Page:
In 1684, as the corporations were purged and new charters issued, Arundell was made one of the ‘first and modern free burgesses’ of the borough of Saltash, a freeman of Liskeard and a burgess of Penryn.36 In the 1685 session of James II’s Parliament he attended on 80 per cent of sitting days and was named to the usual sessional committees and 12 others. On 19 May he and Charles Butler, Baron Butler of Weston, introduced Ralph Stawell, Baron Stawell. In January 1686 he was one of the peers summoned to try Henry Booth, 2nd Baron Delamer, although he appears not to have attended as he is not listed in the account in State Trials.37 In the spring of 1686 problems over Sutton Pool again re-emerged. The corporation had been remodelled in 1684 and claimed that their new charter confirmed their jurisdiction and right to levy certain taxes on properties in Sutton Pool. Arundell challenged this by means of a quo warranto but the corporation appealed over his head to the king and Privy Council, who effectively tossed Arundell’s years of loyalty aside and, in consideration of ‘the loyalty of the present magistrates’, blocked his action by a nolle prosequi.38

Although Arundell and his family had been staunch royalists, Arundell found himself in opposition to James II’s policies and opposed the repeal of the Test Acts. He did not live long enough to see his loyalty tested by the events of the revolution. He died in September 1687 and was succeeded by his son, also named John, as 2nd Baron Arundell of Trerice. James II’s refusal to assist Arundell over Sutton Pool had left him financially stranded. So great were the debts he had incurred in the course of a quarter of a century in defending the king’s rights that he was forced to mortgage his interest in Sutton Pool to Anthony Trethewy and it was Trethewy who took out letters of administration after Arundell’s death and gained possession of that and possibly other properties.39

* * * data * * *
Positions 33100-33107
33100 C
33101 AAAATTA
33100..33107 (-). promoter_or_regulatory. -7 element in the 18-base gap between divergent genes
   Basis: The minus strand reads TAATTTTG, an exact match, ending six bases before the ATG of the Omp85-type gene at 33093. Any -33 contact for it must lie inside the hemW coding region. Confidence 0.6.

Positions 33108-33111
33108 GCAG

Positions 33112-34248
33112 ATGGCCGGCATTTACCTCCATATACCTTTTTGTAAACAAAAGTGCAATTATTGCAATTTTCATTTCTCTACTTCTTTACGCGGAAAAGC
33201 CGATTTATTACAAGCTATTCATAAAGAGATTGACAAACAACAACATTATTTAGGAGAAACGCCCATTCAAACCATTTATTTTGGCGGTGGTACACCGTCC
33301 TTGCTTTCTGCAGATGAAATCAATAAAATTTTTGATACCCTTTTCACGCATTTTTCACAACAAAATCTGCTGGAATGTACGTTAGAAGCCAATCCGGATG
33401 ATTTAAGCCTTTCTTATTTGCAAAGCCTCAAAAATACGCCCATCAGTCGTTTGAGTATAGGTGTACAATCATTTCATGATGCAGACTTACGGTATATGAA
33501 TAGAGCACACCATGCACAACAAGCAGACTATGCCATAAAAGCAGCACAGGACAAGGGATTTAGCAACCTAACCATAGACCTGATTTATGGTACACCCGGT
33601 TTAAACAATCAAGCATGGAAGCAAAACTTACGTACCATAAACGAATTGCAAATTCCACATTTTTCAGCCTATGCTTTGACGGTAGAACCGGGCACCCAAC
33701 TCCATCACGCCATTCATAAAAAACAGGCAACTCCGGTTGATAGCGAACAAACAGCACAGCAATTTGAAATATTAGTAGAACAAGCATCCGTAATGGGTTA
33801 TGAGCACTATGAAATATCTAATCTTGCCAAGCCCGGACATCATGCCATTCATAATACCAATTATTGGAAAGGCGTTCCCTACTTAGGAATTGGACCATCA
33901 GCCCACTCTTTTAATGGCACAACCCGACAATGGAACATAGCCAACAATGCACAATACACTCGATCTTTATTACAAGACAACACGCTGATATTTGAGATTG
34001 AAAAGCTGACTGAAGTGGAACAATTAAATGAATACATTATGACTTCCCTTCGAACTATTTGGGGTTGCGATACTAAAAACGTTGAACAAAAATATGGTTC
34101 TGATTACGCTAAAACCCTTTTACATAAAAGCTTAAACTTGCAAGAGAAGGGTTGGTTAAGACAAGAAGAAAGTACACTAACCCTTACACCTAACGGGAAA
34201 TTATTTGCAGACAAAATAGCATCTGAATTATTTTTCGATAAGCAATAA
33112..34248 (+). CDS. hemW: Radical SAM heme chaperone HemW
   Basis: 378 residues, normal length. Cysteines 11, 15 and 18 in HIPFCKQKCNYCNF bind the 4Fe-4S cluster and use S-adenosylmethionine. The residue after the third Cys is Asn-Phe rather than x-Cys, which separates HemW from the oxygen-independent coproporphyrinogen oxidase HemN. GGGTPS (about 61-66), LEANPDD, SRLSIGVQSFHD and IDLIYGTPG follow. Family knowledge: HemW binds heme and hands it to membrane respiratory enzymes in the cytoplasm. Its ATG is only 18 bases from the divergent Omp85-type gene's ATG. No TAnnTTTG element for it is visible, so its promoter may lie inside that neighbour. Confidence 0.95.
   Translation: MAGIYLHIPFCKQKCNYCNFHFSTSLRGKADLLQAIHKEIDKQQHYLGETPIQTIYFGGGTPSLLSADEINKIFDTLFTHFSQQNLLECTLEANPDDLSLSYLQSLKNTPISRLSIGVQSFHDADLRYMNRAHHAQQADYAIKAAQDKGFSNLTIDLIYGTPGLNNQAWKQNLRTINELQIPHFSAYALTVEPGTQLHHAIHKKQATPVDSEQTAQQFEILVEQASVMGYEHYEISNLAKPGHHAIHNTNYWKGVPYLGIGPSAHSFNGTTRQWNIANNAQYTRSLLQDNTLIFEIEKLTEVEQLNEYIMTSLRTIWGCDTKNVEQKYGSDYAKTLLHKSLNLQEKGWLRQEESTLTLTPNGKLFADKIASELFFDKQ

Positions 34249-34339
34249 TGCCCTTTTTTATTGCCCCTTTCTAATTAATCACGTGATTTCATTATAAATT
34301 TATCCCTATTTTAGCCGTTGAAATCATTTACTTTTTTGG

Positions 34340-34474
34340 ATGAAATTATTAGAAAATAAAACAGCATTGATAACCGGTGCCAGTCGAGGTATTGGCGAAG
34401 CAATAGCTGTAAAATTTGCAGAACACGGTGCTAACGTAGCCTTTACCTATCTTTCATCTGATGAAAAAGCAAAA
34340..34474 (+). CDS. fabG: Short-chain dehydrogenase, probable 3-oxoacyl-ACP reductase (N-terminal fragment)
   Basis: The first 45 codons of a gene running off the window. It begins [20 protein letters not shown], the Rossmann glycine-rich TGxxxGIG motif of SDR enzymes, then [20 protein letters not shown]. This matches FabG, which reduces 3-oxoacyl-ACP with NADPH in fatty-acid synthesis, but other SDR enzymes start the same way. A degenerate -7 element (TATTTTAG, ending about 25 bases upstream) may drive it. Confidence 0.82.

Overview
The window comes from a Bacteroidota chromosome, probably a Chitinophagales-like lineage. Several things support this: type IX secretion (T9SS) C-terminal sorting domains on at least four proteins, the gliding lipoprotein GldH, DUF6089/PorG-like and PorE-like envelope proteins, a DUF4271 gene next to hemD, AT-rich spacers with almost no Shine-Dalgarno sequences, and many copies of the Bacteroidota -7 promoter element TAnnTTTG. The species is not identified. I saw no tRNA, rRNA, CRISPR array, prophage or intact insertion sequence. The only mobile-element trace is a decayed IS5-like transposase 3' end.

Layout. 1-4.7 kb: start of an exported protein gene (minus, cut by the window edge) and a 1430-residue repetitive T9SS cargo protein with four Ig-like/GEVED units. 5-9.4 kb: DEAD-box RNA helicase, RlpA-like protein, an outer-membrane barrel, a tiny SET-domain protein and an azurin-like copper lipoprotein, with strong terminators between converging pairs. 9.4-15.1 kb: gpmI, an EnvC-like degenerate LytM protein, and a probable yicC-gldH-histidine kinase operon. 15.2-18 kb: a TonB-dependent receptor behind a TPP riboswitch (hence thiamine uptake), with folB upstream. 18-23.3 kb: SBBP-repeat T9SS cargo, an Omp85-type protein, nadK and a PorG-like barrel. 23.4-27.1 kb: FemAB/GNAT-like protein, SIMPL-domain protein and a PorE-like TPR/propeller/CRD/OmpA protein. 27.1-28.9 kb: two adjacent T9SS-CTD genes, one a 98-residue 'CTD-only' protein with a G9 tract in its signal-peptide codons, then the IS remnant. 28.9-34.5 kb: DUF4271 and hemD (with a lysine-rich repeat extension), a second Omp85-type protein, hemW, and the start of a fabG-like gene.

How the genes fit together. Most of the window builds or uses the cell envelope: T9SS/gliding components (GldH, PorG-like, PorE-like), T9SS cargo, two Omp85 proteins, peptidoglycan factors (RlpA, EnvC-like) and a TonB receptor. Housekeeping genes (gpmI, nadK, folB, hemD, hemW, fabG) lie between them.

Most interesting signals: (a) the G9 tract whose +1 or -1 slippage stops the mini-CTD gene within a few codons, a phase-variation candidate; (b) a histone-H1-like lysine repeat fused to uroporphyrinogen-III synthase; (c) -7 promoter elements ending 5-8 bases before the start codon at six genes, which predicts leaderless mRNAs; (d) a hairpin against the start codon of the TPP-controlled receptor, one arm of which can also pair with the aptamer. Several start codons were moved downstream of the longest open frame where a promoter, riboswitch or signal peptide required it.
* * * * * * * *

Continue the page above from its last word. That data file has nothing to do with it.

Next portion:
• 1 Bodl. Carte 228, f. 209.
  • 2 TNA, PROB 6/64, f. 83r.
  • 3 CSP Dom. 1664–5, p. 423.
  • 4 M. Stoyle, West Britons, 70; M. Coate, Cornwall in the Great Civil War and Interregnum, 195; Cornw. RO, T/1767.
  • 5 CCC, 2238.
  • 6 CSP Dom. 1650, p. 47; CSP Dom. 1655, p. 238; Coate, Cornwall in the Great Civil War, 291; Stoyle, West Britons, 126.
  • 7 Clarendon, Life, ii. 99–100.
  • 8 CSP Dom. 1668–9, pp. 644–5.
  • 9 CSP Dom. 1663–4, pp. 200–1; S.K. Roberts, Recovery and Restoration in an English County, 163–4.
  • 10 HMC 9th Rep. pt. 1, 267a; HMC 8th Rep. pt. 1, 164b; CSP Dom. June 1687–Feb. 1689, p. 223.
  • 11 Eg. 2542, f. 417; CSP Dom. 1661–2, p. 260.
  • 12 TNA, AO 1/307/1197–9; E 351/340–2.
  • 13 CSP Dom. 1661–2, pp. 467, 448, 585; CSP Dom. 1680–1, p. 528; CSP Dom. 1682, pp. 272–3.
  • 14 Roberts, Recovery and Restoration, 141; CSP Dom. 1663–4, pp. 525, 529.
  • 15 Clarendon, Life, ii. 100.
  • 16 Bodl. Add. C 308, f. 118.
  • 17 CSP Dom. 1670, pp. 26–27, 195; Plymouth & West Devon RO, 34/63, 25 Oct. 1673.
  • 18 HMC 8th Rep. pt. 1, p. 142b; LJ, xii. 330, 369.
  • 19 TNA, C6/52/2; C33/239/331–2; CSP Dom. 1671–2, p. 383.
  • 20 CSP Dom. 1671–2, p. 383.
  • 21 Beinecke Lib. OSB MSS fb 42, ff. 6–7.
  • 22 J.K. Clark, Whig’s Progress, 43.
  • 23 Verney ms mic. M636/26, C. Gardiner to Sir R. Verney, 8 Sept. 1673.
  • 24 Cornw. RO, EN/1898, f. 47; HP Commons, 1660–90, i, 551; Browning, Danby, iii. 13, 47.
  • 25 Cornw. RO, X1005/1/1.
  • 26 HMC Rutland, ii. 39; Haley, Shaftesbury, 417; Browning, Danby, i. 215.
  • 27 Cornw. RO, EN/1898, f. 45.
  • 28 CSP Dom. 1677–8, p. 408.
  • 29 CSP Dom. & Add. 1678, p. 408.
  • 30 HMC Lords, i. 79–80; CSP Dom. 1679–80, p. 61.
  • 31 Add. 28046, f. 49.
  • 32 Eg. 3334, ff. 121–2.
  • 33 Bodl. Rawl. A 183, f. 62; Bodl. Carte 80, f. 823.
  • 34 HMC Lindsey, 426; Bodl. Carte 79, f. 164.
  • 35 CSP Dom. 1680–1, p. 528; CSP Dom. 1682, pp. 272–3, 310; Cornw. RO, AR/26/21.
  • 36 Cornw. RO, DD/CY7236; CSP Dom. Feb.–Dec. 1685, pp. 66, 73–74.
  • 37 JRL, Legh of Lyme mss; State Trials, xi. cols. 514–15.
  • 38 TNA, PC/71, 18 Feb. and 4 Mar. 1686.
  • 39 CSP Dom, June 1687–Feb. 1689, p. 315.